Quince Membrillo Spanish Fruit

How to eat a Prickly Pear

  • Spanish: Higo Chumbo
  • Known in English as: Prickly Pear
  • Appearance: Green, orange or yellow fruits with small seeds. In season in summertime
  • How to eat: See how to prepare them in the video below. Once peeled eat cold from the fridge or use in smoothies. The cactus plant that bears these fruits has lots of fine needles. The fruit also has them too. You must wear thick gloves to pick them and use metal tongs to pull them off the plant to avoid getting these painful cactus spikes in your hands. Once they are peeled the fruit inside of course is spike free.

Higos Chumbos Spanish Fruit

  • You may see street sellers with Chumbo stalls in Septemebr and October. They have done all the hard work removing the spikes.
  • Good for: They contain magnesium and potassium. The fruit has lots of fibre and antioxidants. Prickly pears may help to lower cholesterol

What is a medlar fruit?

  • Spanish: Nispero de invierno
  • Known in English as: Common Medlar
  • Appearance: Small Brown fruit with long sepals, soft pulp inside, similar taste to apple puree.
  • How to eat: Chop off the top and eat the rest. These remind me of crab apples and are in season in wintertime. Once picked from the small tree if must be eaten within one or two days. It doesnt last long.
  • Good for: Rich in Pectin and Vitamin B & C, years ago it was a home remedy to help combat diarrhoea  in children.

Nispero de Invierno Spanish Fruit

What is a Jujube?

  • Spanish: Azoifaifa
  • Known in English as: Jujube or Chinese date
  • Appearance: This reddish Brown Berry looks like an acorn. It tastes similar to an apple and is in season in Autumn
  • How to eat: Eat alone but be careful with the stone in the centre. Although only a short shelf life, once picked only last 4-5 days.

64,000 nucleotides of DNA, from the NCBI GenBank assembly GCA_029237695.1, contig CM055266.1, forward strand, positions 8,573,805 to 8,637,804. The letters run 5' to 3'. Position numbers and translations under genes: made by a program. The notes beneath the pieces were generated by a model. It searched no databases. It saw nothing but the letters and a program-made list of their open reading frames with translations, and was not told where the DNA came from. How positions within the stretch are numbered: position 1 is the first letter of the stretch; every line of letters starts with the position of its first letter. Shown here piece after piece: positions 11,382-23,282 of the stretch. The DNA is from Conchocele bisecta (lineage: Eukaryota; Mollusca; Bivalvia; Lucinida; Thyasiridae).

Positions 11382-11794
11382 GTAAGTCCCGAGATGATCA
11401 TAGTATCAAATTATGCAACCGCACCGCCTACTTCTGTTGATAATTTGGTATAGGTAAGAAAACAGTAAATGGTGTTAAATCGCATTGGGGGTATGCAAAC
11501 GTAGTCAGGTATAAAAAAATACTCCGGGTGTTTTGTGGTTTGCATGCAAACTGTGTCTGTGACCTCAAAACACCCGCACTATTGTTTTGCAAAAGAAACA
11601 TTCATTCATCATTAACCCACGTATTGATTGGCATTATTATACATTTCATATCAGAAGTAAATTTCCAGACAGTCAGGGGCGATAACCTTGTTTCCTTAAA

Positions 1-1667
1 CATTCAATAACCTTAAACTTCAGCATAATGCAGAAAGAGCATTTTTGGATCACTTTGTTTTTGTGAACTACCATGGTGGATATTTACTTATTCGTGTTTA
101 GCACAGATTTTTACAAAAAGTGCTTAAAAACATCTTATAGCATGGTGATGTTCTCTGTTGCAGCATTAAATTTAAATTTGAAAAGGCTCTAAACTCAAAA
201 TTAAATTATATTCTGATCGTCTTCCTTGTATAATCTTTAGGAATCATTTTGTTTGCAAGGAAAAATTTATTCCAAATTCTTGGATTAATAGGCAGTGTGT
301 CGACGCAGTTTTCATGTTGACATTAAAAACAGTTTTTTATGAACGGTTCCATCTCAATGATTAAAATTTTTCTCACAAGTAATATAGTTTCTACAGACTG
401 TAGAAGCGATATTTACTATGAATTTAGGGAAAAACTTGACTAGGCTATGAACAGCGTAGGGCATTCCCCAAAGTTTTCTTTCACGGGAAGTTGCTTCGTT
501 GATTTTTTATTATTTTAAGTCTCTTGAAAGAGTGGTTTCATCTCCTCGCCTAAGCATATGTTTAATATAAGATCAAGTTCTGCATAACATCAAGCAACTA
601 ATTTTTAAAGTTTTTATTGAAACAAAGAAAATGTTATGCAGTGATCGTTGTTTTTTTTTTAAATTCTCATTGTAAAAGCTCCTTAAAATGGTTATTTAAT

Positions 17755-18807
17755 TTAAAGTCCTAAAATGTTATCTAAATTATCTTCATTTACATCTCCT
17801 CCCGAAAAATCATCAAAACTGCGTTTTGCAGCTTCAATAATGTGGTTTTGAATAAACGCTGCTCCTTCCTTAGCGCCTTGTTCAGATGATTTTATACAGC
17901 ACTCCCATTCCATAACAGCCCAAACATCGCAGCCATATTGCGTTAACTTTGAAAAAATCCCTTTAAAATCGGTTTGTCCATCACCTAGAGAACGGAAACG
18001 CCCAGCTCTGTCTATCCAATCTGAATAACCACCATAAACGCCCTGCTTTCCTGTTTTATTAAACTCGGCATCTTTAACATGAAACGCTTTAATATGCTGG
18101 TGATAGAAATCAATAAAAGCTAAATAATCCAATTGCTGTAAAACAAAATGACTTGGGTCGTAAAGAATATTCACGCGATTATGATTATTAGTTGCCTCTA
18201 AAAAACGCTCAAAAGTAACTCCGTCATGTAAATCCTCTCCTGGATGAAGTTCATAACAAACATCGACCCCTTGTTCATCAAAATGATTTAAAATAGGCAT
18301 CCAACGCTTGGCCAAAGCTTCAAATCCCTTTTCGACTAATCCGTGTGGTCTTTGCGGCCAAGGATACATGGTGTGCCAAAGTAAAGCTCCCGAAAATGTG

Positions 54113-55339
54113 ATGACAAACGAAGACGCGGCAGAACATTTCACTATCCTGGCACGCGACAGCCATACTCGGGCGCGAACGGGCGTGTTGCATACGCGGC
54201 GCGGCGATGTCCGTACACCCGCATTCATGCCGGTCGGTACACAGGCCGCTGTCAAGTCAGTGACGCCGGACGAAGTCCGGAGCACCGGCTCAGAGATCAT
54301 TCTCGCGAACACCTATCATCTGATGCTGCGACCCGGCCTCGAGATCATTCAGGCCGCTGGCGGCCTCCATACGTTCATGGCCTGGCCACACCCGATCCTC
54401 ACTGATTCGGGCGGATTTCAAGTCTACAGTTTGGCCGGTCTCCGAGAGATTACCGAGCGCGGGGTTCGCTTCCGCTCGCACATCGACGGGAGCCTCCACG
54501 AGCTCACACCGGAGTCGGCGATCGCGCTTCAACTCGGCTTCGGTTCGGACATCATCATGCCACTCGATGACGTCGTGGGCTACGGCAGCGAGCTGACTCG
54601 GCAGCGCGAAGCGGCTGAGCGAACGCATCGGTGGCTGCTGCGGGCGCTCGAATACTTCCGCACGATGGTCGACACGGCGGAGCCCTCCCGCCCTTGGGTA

• Good for:  They are small but have lots of Vitamin C. Supposedly they can ease the stomach and help to suppress appetite

 

Jujube berries Azofaifa

Jujube berries Azofaifa

Avocadoes

  • Spanish: Aguacate
  • Known in English as: Avocado
  • Appearance: An oval shaped fruit with green shiny skin. The flesh on the inside is pale green and has a butter like consistency when ripe. In season from November to January. In Granada province on the Costa Tropical 20 million kilos of avocados are produced each year.
  • How to eat: Apart from making guacamole avocadoes are also lovely in salads. Spreading avocado on toast is also a great way to liven up breakfast.
  • Good for: They have more potassium (per gram) than bananas and are rich in Vitamins B, E & K. They could help to reduce cholesterol levels in the blood
  • Recipe: Choose a ripe avocado and slice it in half. The stone should come out easily. Fill the hole with balsamic vinegar and salt. Eat with spoon.

Avocado in Spain Spanish Fruit

Oranges and Lemons

  • Oranges and lemons are plentiful around the South of Spain. Probably the Spanish fruit most associated with Spain, these citrus fruits have a very long shelf life and store well.
  • When they are in season (Winter and Spring) I use them for eating and for a daily juice every morning. If you have surplus oranges you can also make marmalade.
  • Recipe: I also make a herbal infusion from the flowers on the orange tree see the method here: A calming natural tea
  • Street oranges: In Seville Granada and other Andalusian cities you will see Orange trees lining city streets. These oranges are eyecatching but they cannot be eaten. The variety makes a pretty decorative plant but the fruits are not for eating, just for show. The varieties grown for table oranges, for juice or even mandarin oranges are different plants. So dont be tempted to eat one of these street oranges as the taste is quite bitter.

Orange tree in Spain

Seasonal Spanish Fruit

Of all of the fruits I get straight from the campo I don´t seem to have a favourite. Each one of them goes with that time of year. There´s nothing better than a cold chumbo on a hot august day. The sheer joy is having a different fruit each season and revel in the variety of them all. 

Do you have lots of surplus fruit from your garden or trees?

Let me know your Spanish Fruit tricks and seasonal recipes too.